My life has been turned upside down in the last year and the doctors all agreed that can have very physical effects on your body.

What was the recommended treatment?

Time. And Stress Relief. In whatever form works best for me. I told them walking, reading, writing and eating lunch with friends was what worked for me. They said those were all perfect and to make sure I did at least one of them every day. Which I already knew. But sometimes knowing and doing are two different things.

I do not feel the slightest bit stupid for getting myself checked out. On the contrary. I am proud of myself. I hate going to the doctor, but now that I know I’m in good shape, that takes one layer of stress out of life! It was well worth that 24 hours of stress (and the bills that I’m sure will be rolling in any day now) for the peace of mind it brought.

This weekend began almost the same way last weekend began. With emotional stress. Before I left work Friday, I spent a half hour talking to a coworker who just had to begin hospice care for her mom. Her mom is 85 and in a totally different situation than my mom was at 59, but so much of what we talked about was exactly what I lived through in my mom’s last days. I truly wanted to talk to my coworker about what she was going through, she was so helpful to me when I was going through it, but I’m not gonna lie, it affected me deeply. As I walked to my car my chest started to tighten.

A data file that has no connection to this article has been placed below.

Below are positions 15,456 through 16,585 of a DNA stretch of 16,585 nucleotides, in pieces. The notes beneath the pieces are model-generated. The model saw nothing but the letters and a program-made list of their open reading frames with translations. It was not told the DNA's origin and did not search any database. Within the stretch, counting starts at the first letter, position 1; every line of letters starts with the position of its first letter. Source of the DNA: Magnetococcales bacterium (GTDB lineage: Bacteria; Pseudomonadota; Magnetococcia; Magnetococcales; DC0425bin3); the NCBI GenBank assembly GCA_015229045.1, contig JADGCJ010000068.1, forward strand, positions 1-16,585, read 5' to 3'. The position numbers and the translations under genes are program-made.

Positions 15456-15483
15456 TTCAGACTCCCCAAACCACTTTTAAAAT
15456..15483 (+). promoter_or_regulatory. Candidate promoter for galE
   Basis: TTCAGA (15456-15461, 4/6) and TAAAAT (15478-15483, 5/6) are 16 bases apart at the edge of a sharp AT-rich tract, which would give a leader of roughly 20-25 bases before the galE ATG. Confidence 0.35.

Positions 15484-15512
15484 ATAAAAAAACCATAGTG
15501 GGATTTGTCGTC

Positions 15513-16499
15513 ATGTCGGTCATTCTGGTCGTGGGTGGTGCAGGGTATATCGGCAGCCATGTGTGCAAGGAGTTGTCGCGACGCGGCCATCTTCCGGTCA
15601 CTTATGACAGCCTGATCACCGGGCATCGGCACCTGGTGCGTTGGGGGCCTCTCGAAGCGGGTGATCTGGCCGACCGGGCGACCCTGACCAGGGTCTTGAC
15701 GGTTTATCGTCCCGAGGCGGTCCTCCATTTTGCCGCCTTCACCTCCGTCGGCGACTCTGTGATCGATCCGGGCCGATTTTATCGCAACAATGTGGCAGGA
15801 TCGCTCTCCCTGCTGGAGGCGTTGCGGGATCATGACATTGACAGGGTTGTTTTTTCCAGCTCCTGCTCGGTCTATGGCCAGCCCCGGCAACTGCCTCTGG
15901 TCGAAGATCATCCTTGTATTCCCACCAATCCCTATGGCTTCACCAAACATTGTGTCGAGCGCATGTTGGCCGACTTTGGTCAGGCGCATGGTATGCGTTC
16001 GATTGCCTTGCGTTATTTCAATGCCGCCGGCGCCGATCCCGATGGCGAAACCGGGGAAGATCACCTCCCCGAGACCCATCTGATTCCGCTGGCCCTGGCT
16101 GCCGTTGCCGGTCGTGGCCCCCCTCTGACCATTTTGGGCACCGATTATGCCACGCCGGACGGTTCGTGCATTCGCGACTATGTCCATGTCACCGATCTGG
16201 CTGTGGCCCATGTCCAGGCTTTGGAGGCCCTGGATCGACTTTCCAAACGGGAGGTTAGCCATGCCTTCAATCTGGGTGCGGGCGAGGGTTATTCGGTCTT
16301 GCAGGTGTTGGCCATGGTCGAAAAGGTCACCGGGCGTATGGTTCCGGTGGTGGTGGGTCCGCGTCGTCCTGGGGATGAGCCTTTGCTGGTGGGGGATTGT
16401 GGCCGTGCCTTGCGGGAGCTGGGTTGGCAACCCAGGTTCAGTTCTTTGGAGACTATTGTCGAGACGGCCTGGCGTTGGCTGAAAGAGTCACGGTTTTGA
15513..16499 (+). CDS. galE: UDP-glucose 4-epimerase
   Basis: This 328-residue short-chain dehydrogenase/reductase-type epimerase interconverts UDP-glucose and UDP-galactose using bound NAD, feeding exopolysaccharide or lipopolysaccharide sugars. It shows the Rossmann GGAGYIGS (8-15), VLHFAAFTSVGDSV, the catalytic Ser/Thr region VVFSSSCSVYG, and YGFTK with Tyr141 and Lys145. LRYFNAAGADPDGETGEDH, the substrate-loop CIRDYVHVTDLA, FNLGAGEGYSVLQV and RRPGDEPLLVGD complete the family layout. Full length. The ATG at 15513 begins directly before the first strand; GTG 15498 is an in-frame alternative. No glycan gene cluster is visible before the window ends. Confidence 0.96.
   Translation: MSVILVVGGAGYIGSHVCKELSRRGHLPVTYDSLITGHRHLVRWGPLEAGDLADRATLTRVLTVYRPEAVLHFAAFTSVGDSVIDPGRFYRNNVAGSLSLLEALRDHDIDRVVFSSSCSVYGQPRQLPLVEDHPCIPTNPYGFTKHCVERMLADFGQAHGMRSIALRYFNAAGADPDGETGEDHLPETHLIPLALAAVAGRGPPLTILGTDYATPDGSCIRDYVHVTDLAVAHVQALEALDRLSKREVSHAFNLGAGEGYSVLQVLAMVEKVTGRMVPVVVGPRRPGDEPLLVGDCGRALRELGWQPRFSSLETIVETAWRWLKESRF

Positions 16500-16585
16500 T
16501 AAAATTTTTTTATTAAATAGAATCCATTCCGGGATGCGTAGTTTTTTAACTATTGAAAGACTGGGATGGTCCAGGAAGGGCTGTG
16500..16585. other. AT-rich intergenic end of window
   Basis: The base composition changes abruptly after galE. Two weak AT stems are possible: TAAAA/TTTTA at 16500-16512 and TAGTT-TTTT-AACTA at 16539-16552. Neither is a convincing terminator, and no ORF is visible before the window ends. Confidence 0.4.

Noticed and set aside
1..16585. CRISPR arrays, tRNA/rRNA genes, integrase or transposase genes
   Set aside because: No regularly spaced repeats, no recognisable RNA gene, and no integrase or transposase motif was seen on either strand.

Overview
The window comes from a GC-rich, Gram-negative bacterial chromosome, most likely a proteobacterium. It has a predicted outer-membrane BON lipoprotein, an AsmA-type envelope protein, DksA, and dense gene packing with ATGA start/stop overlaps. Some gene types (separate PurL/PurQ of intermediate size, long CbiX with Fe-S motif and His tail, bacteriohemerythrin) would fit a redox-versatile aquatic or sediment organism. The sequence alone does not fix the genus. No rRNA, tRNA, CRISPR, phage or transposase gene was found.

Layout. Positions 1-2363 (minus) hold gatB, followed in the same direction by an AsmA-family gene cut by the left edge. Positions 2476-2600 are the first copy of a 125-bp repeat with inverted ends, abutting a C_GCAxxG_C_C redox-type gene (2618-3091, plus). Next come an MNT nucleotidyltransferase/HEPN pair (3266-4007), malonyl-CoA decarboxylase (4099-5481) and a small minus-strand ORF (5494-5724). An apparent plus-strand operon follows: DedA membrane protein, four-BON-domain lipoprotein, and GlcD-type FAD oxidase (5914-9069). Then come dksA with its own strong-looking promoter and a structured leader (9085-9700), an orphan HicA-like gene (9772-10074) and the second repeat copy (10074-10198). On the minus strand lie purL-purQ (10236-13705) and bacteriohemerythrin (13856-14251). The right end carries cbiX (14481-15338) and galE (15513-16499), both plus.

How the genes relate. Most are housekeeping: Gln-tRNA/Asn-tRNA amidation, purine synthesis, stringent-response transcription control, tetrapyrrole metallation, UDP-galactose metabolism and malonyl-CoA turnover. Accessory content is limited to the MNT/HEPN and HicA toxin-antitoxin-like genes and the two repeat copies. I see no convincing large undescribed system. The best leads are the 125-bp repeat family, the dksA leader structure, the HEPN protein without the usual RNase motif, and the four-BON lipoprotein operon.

So what made the difference? Why do I sit here tonight, Sunday, July 28 feeling completely different than I felt Sunday, July 21 when both Fridays started the same way?

I told somebody.

This is an excerpt from an email I sent to my friend at 4:39pm on Friday, July 26, the second I got to my car after my chest-tightening, emotional symptoms began.

“Last Friday when I was feeling this way I kept it to myself. We both know where THAT got me! There isn’t anything you or anyone can do to make me not feel these things, but it helps so much just to sit in my car and type this out and tell you I’m feeling this way. I don’t need you to do anything other than read this, then tell me something funny or amusing or irritating or annoying or even just plain stupid. Anything that is a change of subject.”